RENEGADE THINKING from the CEO of Renegade, the social media & marketing agency that helps clients make more out of less by transforming communications into "Marketing as Service."

Star CMO Interview: Terri Funk Graham


If you’ve been in this business awhile, you have seen many an ad campaign launch strong and then fizzle out in just a year or two. Perhaps this is why I was so bowled over when I heard Terri Funk Graham (at last year’s CMO Club Summit) tell the story of the  “Jack” campaign that is now in its 18th year of productive service for Jack in the Box.  As a student of marketing, I couldn’t help but wonder, how does such a campaign come into being? How do those in charge keep it fresh?  What role does the agency play?  What’s the secret sauce here?

I got the chance to ask Ms. Graham these questions and many more earlier this year and it was then that I realized she is truly a rock star in our industry. During Graham’s long tenure as CMO at Jack in the Box which ended at the end of 2012, the Jack campaign consistently drove product sales, introduced new menu items, helped overcome recessions and bonded with a new generation of fast food consumers.  Graham, as you will soon see, has the courage to take risks not just once but year after year, has the wisdom to stick with one “genius” creative partner and has the curiosity to explore emerging communication channels.  Here is part one of our interview:

Neisser: So tell me how initially the Jack campaign came into beginning back in ’95?
Graham: Well, it came out of the E. coli crisis. So the reality was the company needed to do something to revitalize the brand and make the brand relevant again in the marketplace.  And so it came from a crisis.

Neisser: Which must have been a scary and interesting place to start, right?
Graham: I think that when you’re in a situation like this, you’re willing to put a lot more on line.  And I so I think it actually it drove the ability to take more risks.

Neisser: Really interesting.  So you decided to bring Jack back? 
Graham: Yes, but let’s bring him back in a way that’s relevant and different and will catch attention.  So it was 1995 when we launched Bringing Jack Back.

Neisser: So tell me about those initial ads?
Graham: Well, the very first spot had some controversy around it because it showed Jack coming back.  He had had plastic surgery and he blew up the boardroom because the folks from the boardroom are the ones who blew him up in the ’80s.

Neisser:  I see. A little revenge.
Graham: So he blew up the boardroom and basically reintroduced himself in the marketplace as coming back, better than before with plastic surgery and that he was going to be a big advocate for the consumers. The message was Jack was back and he was going to give fast food customers what they wanted.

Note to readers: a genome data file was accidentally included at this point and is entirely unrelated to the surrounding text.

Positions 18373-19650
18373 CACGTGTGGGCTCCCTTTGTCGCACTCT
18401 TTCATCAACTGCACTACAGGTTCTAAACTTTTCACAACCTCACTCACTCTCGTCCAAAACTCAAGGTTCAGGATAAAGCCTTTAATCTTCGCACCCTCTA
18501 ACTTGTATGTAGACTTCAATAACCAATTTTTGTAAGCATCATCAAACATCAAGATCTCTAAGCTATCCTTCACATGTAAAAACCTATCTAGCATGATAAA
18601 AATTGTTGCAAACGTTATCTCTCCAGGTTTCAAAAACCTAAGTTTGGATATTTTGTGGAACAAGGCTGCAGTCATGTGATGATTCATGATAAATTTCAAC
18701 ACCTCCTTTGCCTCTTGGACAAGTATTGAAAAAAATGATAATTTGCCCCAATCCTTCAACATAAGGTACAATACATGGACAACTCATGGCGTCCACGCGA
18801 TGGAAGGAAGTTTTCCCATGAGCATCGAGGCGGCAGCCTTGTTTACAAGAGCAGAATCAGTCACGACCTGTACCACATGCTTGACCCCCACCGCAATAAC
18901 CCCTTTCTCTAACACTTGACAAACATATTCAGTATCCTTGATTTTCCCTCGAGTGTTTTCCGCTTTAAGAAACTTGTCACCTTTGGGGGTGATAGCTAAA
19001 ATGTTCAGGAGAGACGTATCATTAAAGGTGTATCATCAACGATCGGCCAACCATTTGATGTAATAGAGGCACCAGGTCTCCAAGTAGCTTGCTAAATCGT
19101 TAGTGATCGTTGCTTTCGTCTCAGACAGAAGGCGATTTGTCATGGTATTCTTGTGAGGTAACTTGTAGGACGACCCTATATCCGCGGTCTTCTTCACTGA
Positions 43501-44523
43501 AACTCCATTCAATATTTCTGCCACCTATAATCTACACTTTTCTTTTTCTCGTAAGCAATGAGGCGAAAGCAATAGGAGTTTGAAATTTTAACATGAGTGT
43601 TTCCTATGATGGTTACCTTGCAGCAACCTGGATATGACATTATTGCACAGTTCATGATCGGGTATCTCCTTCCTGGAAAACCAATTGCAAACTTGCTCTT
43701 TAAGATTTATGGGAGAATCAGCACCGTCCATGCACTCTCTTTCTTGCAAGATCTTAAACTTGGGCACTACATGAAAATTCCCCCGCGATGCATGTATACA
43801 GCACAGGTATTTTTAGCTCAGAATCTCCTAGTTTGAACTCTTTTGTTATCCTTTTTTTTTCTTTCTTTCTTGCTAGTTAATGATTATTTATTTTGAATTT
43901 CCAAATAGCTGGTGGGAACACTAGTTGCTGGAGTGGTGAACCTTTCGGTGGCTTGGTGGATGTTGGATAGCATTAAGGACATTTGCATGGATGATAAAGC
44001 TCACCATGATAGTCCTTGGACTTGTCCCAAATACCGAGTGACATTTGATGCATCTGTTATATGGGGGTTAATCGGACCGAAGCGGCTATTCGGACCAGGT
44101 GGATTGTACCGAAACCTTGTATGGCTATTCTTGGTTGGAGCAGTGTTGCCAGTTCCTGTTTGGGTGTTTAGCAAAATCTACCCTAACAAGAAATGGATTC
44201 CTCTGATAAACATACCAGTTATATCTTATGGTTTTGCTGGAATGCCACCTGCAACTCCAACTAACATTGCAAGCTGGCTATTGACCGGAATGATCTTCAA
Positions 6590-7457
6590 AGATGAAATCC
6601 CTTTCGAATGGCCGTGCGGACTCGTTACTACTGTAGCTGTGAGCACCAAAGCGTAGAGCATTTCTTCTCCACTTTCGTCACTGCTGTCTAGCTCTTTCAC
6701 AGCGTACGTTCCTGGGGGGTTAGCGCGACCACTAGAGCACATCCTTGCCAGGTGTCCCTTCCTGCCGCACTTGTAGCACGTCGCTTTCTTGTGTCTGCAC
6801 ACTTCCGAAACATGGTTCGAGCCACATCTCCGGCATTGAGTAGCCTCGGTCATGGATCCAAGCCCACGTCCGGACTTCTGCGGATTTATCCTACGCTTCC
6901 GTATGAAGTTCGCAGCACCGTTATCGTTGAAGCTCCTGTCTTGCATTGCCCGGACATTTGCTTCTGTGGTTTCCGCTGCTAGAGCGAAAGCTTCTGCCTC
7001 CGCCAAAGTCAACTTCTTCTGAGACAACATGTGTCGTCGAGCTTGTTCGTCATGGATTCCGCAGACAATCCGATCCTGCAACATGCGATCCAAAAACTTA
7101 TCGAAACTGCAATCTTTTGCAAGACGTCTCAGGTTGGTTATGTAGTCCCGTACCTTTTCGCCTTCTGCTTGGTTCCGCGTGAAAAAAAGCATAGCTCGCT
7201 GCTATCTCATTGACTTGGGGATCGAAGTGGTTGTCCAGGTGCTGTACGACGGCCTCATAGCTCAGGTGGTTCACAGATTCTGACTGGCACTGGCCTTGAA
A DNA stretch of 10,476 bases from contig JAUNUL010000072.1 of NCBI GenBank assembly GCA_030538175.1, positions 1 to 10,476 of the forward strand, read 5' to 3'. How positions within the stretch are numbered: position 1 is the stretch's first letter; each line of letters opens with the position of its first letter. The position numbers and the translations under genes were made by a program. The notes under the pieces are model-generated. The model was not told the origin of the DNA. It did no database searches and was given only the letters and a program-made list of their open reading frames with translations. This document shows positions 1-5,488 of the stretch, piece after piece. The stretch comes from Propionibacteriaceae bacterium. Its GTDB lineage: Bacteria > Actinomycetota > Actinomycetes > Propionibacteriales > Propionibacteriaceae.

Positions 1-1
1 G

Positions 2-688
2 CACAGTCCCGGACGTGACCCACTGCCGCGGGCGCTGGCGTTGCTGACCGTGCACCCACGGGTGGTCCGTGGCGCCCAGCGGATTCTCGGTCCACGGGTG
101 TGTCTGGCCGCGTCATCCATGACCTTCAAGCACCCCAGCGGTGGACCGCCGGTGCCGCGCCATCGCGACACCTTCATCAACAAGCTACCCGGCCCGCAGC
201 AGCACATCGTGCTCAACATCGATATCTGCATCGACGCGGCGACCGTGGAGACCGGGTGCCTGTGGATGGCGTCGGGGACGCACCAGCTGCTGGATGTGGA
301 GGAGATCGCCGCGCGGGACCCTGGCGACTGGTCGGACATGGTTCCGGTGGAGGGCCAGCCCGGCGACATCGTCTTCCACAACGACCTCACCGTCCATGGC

Neisser:  So did that seem like an idea that could endure 18 years?   
Graham:  Well, that’s where Dick Sittig, the creative mastermind behind the Jack’s Back campaign, comes in. We constantly challenged Dick to keep Jack relevant, and because he used this sense of humor that was a bit unconventional, described often as irreverent, he kept rising to the occasion and the campaign endures to this day.

Neisser:  So why do you think the ads worked so well?
Graham:  I think what drove the campaign to continue to last is that we tapped into the emotional branding side. I think that often that is not given enough emphasis. We tapped into the emotional side that really gave it a personality that people could connect to.

Neisser:  So how did Jack end up having Dick Sittig’s voice?
Graham: That was actually by accident. That wasn’t planned. When he did the initial pitch, it was in his voice and then when we finally went to casting, we had the actor and we’re putting everything together that we’re looking at all kinds of different voices and the problem was everyone liked Dick Sittig’s voice more than anything that was put in front.  So we decided to go with his voice.

Neisser:  What does it take to keep a campaign like this together for so long?
Graham:  I think there are a couple of things to consider. One is I was always willing to take a risk. So we were unapologetic about who we were. Dick Sittig would present things that would make us feel uncomfortable.  But we knew that it was going to grab attention that it wasn’t going to hurt the brand as long as we were true to who we were. And so it was a combination of being unapologetic about who we were. It was about allowing great creative work to be done. I am not a believer in dealing any sort of pretesting of advertising. We never did anything of that nature. I also think that approval by committee is the death of a campaign, you end up with mediocre work. And, I think that, we truly trusted each other in our work and I think that’s also what helped build that campaign. And so we would constantly challenge each other to keep it relevant.

Neisser:  Very few CMO’s are given permission to take risks.  You must have had a lot of management support?